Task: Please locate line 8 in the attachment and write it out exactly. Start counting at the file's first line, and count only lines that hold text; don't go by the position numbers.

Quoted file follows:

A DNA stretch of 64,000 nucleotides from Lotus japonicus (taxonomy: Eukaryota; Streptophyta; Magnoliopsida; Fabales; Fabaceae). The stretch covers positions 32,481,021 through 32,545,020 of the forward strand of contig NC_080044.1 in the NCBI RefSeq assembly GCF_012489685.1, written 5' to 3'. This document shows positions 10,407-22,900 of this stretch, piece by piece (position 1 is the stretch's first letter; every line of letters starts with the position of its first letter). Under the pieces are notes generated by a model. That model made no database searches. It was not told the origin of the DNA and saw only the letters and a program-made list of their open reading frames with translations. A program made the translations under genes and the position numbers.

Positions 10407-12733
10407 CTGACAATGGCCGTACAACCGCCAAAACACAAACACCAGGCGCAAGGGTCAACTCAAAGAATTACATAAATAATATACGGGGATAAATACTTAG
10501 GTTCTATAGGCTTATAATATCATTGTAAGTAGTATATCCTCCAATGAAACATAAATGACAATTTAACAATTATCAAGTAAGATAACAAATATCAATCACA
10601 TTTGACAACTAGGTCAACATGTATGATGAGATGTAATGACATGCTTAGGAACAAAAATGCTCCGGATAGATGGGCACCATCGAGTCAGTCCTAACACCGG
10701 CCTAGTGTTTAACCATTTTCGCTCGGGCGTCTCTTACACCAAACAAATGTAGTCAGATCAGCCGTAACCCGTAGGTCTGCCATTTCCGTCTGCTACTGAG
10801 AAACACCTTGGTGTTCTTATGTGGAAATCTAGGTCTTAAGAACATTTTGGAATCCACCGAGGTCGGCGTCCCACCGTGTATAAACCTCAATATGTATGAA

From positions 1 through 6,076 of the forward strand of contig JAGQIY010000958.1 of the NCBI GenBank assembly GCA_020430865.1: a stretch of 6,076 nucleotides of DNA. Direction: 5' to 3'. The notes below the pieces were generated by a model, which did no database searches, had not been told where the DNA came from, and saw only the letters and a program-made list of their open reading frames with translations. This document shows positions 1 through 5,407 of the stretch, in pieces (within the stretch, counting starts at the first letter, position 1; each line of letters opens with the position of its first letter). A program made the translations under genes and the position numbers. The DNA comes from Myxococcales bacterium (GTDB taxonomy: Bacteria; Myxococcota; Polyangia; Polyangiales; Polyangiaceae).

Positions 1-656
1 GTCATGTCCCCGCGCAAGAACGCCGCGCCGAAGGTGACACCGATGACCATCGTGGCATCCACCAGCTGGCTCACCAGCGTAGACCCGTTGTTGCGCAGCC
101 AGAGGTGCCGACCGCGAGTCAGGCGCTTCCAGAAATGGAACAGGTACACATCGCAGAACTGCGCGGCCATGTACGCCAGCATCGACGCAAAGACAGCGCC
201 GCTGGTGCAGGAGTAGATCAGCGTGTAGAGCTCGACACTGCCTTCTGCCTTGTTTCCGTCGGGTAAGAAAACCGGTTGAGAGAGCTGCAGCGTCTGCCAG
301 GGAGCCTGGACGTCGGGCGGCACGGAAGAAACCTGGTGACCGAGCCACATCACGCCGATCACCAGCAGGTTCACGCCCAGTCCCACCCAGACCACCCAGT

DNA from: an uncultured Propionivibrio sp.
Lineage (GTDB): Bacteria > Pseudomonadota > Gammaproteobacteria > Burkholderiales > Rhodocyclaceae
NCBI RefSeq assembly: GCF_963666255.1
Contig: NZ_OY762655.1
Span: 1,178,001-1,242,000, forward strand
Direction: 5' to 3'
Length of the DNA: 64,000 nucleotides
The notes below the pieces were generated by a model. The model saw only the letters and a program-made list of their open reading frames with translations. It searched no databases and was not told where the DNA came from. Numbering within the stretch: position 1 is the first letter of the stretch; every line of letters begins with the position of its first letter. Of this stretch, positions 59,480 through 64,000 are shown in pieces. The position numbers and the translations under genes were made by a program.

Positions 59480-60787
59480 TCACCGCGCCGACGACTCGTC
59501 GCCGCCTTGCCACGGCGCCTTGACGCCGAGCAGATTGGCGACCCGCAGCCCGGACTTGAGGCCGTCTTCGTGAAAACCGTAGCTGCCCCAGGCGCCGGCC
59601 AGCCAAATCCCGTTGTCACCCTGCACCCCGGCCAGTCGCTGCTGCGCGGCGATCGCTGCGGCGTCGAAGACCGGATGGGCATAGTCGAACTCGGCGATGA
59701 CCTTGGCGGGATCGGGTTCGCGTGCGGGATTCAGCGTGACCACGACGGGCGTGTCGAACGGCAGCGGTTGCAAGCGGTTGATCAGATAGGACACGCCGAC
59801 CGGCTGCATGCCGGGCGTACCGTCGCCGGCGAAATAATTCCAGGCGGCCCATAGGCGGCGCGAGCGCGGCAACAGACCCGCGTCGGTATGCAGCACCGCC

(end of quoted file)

From positions 1 through 6,076 of the forward strand of contig JAGQIY010000958.1 of the NCBI GenBank assembly GCA_020430865.1: a stretch of 6,076 nucleotides of DNA. Direction: 5' to 3'. The notes below the pieces were generated by a model, which did no database searches, had not been told where the DNA came from, and saw only the letters and a program-made list of their open reading frames with translations. This document shows positions 1 through 5,407 of the stretch, in pieces (within the stretch, counting starts at the first letter, position 1; each line of letters opens with the position of its first letter). A program made the translations under genes and the position numbers. The DNA comes from Myxococcales bacterium (GTDB taxonomy: Bacteria; Myxococcota; Polyangia; Polyangiales; Polyangiaceae).